Sir Fred Hoyle (24 June 1915 – 20 August 2001) was an English astronomer noted primarily for the theory of stellar nucleosynthesis.
He also for his often controversial stances on other scientific matters—in particular his rejection of the "Big Bang" theory, a term coined by him on BBC radio, and his promotion of panspermia as the origin of life on Earth.
While Hoyle is well-regarded for his works on nucleosynthesis and science popularisation.
His career is also noted for the controversial positions he held on a wide range of scientific issues, often in direct opposition to the prevailing theories supported by the majority of the scientific community.
He spent most of his working life at the Institute of Astronomy at Cambridge and served as its director for six years.
He was a writer of science fiction, and co-authored twelve books with his son, Geoffrey Hoyle.
Hoyle was born near Bingley in Gilstead, West Riding of Yorkshire, England.
Hoyle was educated at Bingley Grammar School and read mathematics at Emmanuel College, Cambridge.
In late 1940, Hoyle left Cambridge to go to Portsmouth to work for the Admiralty on radar research, for example devising a method to get the altitude of the incoming aeroplanes.
On one trip he learned about supernovae at Caltech and Mt. Palomar and, in Canada, the nuclear physics of plutonium implosion and explosion, noticed some similarity between the two and started thinking about supernova nucleosynthesis.
He also formed a group at Cambridge exploring Stellar nucleosynthesis in ordinary stars and was bothered by the paucity of stellar carbon production in existing models.
He noticed that one of the existing processes would be made a billion times more productive if the carbon-12 nucleus had a resonance at 7.7 MeV, but the nuclear physicists did not list such a one.
On another trip he visited the world class nuclear physics group at Caltech, spending a few months of sabbatical there and persuaded them against their considerable scepticism to look for and find the Hoyle state in carbon-12.
After the war, in 1945, Hoyle returned to Cambridge University, starting as a lecturer at St John's College, Cambridge.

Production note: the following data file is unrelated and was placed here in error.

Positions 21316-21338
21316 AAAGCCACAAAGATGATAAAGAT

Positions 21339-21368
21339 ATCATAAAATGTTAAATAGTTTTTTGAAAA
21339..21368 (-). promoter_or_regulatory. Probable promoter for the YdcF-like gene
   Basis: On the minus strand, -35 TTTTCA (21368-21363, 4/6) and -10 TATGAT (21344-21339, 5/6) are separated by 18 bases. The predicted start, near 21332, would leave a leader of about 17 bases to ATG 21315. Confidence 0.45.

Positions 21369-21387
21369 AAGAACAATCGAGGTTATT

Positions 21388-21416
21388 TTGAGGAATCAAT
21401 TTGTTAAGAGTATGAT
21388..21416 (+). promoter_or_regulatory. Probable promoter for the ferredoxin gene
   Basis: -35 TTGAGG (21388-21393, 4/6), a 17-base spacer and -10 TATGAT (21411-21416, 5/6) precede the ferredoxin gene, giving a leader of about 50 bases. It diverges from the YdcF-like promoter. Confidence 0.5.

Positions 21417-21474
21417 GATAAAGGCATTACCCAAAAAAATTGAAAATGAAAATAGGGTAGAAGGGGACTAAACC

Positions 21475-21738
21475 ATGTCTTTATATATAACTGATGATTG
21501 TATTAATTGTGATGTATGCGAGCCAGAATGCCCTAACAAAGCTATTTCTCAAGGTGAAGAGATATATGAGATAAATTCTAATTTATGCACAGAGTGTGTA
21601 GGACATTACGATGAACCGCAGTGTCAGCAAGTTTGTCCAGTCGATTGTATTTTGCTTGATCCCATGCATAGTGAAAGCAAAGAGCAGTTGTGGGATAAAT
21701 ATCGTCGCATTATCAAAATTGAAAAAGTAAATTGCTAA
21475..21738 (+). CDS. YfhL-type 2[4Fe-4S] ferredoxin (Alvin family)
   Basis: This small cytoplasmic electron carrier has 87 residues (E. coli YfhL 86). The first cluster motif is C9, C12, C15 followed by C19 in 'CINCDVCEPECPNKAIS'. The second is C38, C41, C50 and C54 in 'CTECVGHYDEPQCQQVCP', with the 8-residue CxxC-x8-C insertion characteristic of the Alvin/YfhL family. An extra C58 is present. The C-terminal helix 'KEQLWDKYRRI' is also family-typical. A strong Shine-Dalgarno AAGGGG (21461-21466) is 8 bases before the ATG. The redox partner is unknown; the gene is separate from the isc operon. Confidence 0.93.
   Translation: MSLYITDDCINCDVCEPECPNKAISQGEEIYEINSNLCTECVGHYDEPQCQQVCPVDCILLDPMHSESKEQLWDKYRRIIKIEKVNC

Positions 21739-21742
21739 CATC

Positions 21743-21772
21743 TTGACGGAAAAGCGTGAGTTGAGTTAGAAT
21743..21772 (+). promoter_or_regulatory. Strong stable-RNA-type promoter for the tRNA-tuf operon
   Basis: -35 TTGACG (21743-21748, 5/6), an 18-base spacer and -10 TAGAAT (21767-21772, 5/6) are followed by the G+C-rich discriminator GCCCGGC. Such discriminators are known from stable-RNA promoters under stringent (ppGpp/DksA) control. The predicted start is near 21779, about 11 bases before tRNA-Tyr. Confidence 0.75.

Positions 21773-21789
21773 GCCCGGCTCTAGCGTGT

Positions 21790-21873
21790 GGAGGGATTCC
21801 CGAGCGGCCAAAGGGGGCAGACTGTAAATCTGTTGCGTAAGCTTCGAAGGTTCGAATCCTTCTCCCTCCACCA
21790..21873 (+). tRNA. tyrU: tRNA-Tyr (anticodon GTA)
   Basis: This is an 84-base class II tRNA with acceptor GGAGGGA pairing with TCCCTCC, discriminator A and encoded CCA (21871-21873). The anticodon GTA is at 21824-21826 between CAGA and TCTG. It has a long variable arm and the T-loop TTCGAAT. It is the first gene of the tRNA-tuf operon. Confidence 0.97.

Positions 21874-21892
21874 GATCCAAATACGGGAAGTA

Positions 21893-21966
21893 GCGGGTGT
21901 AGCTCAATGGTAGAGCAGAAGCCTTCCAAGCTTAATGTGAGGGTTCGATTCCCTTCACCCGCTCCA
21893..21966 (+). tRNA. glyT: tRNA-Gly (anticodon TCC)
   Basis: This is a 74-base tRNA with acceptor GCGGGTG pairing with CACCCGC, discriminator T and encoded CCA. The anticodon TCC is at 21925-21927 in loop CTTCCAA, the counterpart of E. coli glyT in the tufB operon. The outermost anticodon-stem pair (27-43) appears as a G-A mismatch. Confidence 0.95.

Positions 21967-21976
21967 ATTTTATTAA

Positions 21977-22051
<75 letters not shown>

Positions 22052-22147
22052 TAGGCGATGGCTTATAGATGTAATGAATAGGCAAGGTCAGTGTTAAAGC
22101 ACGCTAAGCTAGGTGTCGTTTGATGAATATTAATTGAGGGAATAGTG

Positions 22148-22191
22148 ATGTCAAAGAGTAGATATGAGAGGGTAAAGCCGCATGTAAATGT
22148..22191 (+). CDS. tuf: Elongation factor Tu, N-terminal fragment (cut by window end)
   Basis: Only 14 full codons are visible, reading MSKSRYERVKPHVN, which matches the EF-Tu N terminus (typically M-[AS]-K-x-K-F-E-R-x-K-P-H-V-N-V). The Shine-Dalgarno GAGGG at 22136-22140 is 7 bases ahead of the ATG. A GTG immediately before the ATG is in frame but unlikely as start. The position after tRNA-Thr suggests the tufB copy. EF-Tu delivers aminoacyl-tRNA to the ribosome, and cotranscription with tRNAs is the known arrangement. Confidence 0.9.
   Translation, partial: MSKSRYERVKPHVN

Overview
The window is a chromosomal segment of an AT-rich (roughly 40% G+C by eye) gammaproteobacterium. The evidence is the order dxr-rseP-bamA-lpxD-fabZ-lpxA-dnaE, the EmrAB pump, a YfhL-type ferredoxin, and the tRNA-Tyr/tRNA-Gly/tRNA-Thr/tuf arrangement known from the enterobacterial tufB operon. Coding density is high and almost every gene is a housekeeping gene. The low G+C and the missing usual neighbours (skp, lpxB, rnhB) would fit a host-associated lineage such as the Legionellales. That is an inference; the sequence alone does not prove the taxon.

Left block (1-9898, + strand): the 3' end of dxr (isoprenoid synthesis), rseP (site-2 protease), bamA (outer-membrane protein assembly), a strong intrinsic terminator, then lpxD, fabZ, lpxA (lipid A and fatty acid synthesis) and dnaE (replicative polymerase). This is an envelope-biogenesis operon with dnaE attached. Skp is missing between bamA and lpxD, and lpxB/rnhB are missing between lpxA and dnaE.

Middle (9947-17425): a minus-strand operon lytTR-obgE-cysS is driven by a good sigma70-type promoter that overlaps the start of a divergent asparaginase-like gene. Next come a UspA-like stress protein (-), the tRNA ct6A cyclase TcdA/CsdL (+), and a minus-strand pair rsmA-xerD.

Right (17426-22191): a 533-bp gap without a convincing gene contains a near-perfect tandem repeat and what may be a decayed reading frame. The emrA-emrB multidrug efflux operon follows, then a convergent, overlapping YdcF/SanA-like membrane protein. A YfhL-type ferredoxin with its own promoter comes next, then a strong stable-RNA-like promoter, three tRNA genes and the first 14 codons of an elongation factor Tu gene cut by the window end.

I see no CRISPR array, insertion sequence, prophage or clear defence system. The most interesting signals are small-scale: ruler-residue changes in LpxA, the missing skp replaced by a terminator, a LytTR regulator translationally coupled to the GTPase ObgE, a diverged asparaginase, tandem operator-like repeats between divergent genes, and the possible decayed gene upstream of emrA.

After his leaving Cambridge, Hoyle wrote many popular science and science fiction books, as well as presenting lectures around the world.
Hoyle was still a member of the joint policy committee (since 1967), during the planning stage for the 150-inch Anglo-Australian Telescope at Siding Spring Observatory in New South Wales.
He became chairman of the Anglo-Australian Telescope board in 1973, and presided at its inauguration in 1974 by Charles, Prince of Wales.
Fred Hoyle authored the first two research papers ever published on the synthesis of the chemical elements heavier than helium by nuclear reactions in stars.
Together with Narlikar, Hoyle developed a particle theory in the 1960s, the Hoyle–Narlikar theory of gravity.
In his later years, Hoyle became a staunch critic of theories of abiogenesis to explain the origin of life on Earth.
Hoyle and Wickramasinghe advanced several instances where they say outbreaks of illnesses on Earth are of extraterrestrial origins, including the 1918 flu pandemic, and certain outbreaks of polio and mad cow disease.
Though Hoyle declared himself an atheist, this apparent suggestion of a guiding hand led him to the conclusion that "a superintellect has monkeyed with physics, as well as with chemistry and biology, and ... there are no blind forces worth speaking about in nature."
While Hoyle was well-regarded for his works on nucleosynthesis and science popularization, his career was also noted for the controversial positions he held on a wide range of scientific issues.
Hoyle was also at the centre of two unrelated controversies involving the politics for selecting the winner of the Nobel Prize for Physics.
Hoyle appeared in a series of radio talks on astronomy for the BBC in the 1950s. Hoyle also appeared in the 1973 short film "Take the World From Another Point of View".
1564 - 1616
1803 – 1882
1854 – 1900
1942 – 2016
1928 – 2014
1835 – 1910
1869 – 1948
1884 – 1962
1898 – 1963
1929 – 1993
1807 – 1870
1800 – 1859
1795 – 1821
1755 – 1793
1989 – 2011
1943 – 2001
1815 – 1902
1929 – 1994
1767 – 1848